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Amman History

One of the world’s youngest cities, Amman was little more than a village when the Emirate of Transjordan was created following the Great Arab Revolt of WWI. Then, in 1928, the King of Jordan made it his capital.

A few isolated remains of previous settlements can be found among the modern buildings, including traces of Stone Age homes dating from 7000 BCE.

The Roman Theatre attests to the Empire’s presence in the area, when a city named Philadelphia existed close to where Amman now stands. The name, incidentally, came from Egypt’s King Ptolemy II Philadelphus who conquered the city in 285 BCE and named it after itself.

Since then, the city has also been occupied by the Seleucids, Nabateans and Byzantines. In the books of the Old Testament, Amman is mentioned as the capital of the Ammonites. Rabbath-Ammon was where the Israeli King David had Uriah the Hittite killed in battle so he could marry his wife.

The Arab general Yazid ibn Abi Sufyan took the city in 635, but by 1300 it had all but vanished, stumping historians as to the reason why. The Hejaz Railway, which began running in 1908, literally put Amman back on the map. As a stop on the newly installed network, people were drawn to the city and its population grew from around 2,000 to 33,000 in just 40 years.

In 1970, the city saw heavy fighting and shelling during Black September, the Jordanian Civil War between the Jordanian Armed Forces and Palestine Liberation Organisation. But in the years that followed the conflict, the modern city that exists today began to take shape. Queen Alia International Airport was built in 1983, King Abdullah Stadium opened 15 years later, and by 1999, the Amman Stock Exchange had started trading.

Despite its impressive growth, the city’s recent history hasn’t been without challenges, not least in 2005 when terrorist bombings at three hotels left 60 dead, 115 injured and a nation in shock. Nevertheless, modern Amman is a place that remains as scintillating as it was during the years when it was known to the world as Philadelphia.

Did you know?
• Amman’s Roman Theatre was built facing north to keep the sun off the audience.
• The Royal Automobile Museum still houses King Hussein’s Amphicar (a hybrid of a car and boat), which he used to drive in the Red Sea.
• The Hejaz Railway was primarily built to make the pilgrimage to Mecca easier for Muslims.

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Corp Amman Hotel

Located opposite the Royal Cultural Centre, the Corp Amman Hotel has 108 rooms, so if there's nothing on across the road, it opens up ample bargaining opportunities for nabbing a knocked down price. Sleeping quarters approach apartment sizes, and each comes with a large TV, free Wi-Fi and soundproofed windows. The small gym and swimming pool is enough to keep guests primed during their stay, while the rooftop lounge is best at dusk.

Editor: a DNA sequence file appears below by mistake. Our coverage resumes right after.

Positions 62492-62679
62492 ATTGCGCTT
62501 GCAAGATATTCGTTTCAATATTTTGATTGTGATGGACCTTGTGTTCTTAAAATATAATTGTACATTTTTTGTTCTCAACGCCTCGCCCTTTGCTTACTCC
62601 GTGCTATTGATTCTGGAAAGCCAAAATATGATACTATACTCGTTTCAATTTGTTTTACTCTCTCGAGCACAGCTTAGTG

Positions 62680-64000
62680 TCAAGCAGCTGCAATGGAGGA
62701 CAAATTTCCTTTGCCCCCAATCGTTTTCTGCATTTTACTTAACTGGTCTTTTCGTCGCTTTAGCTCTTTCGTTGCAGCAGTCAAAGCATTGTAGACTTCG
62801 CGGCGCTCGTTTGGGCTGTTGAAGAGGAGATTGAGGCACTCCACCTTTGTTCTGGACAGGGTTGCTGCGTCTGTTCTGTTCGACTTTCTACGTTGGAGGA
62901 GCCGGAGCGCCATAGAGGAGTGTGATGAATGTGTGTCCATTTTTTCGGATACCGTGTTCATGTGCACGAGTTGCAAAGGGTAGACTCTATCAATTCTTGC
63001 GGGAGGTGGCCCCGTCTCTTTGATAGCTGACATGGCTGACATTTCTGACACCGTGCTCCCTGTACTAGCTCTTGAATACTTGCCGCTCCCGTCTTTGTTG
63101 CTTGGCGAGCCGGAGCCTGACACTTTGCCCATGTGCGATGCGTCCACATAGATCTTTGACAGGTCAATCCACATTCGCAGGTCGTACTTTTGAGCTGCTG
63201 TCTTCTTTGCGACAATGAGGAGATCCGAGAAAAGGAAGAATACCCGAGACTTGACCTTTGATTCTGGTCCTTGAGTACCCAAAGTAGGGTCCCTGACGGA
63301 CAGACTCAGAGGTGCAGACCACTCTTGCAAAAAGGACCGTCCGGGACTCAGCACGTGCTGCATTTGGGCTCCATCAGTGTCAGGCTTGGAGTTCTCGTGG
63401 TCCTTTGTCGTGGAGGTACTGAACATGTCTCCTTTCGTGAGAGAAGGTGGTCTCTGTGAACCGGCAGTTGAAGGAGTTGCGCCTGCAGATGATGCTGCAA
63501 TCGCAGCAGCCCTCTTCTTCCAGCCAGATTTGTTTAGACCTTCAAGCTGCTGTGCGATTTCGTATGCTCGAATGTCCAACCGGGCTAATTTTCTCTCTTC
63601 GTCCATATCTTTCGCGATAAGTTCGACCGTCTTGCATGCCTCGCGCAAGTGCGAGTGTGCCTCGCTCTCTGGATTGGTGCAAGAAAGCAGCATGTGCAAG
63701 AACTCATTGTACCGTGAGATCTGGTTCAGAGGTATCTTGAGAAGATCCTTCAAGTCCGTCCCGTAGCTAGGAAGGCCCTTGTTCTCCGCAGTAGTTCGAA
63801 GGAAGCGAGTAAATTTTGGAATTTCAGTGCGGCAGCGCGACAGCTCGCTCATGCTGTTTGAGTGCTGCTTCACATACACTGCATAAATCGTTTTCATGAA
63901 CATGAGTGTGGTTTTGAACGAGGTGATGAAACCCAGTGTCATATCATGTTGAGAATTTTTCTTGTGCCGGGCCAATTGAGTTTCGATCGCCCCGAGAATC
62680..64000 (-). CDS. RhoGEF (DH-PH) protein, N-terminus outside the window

Four Seasons Hotel Amman

Undoubtedly the city's most luxurious hotel, the Four Seasons knows its place as it sits atop the highest of the Amman's Jabels (hills). Naturally, the hotel's signature service, beds and ambience are otherworldly, but you can't put a price on its wonderful views. Dead Sea mud treatments and salt scrubs are available in its spa and its run of excellent onsite restaurants might mean you don't eat anywhere else.

The Amman Pasha Hotel

Look past the floral bedspreads, and rise above the dodgy water pressure, and The Amman Pasha Hotel is a bit of a bargain. Leaning towards the hostel side of accommodation, rooms are clean and staff are friendly, and there’s a lovely roof terrace. The quirky café is adorned with stained glass windows, and Arabian carpets and onsite cooking classes are worth a few hours of your time. Toss up between rooms with views of the Roman Theatre or those away from the hubbub of the road outside. Breakfast is included.

ibis Amman

With a solid stamp of standardisation, ibis Amman works hard to provide perennial hotel needs: quiet rooms, decent beds and clean bathrooms. The location is central enough, while Wi-Fi and breakfast is included as part of the deal. Funky, Ikea-like furniture adorns the public spaces and staff are super helpful.

Toledo Hotel

Modern with a hint of faux-Moorish architecture, this moderately priced, 4-star hotel combines a great location with tasteful decoration and air-conditioned bliss. Under the shadows of some 5-star stalwarts, Toledo Hotel offers decent room dimensions, a restaurant that marries East and West, plus a spa with a lap pool, Jacuzzi, steam room and sauna.

Crowne Plaza Hotel Amman

At Crowne Plaza hotel, you can overlook the white city of Amman. International fast food restaurants, the main shopping area of Sweifiyeh, and the popular Gold Souk of Um Utheina are within walking distance. This 5 star hotel is an acclaimed destination for business trips, family visits and even solo travels to Jordan.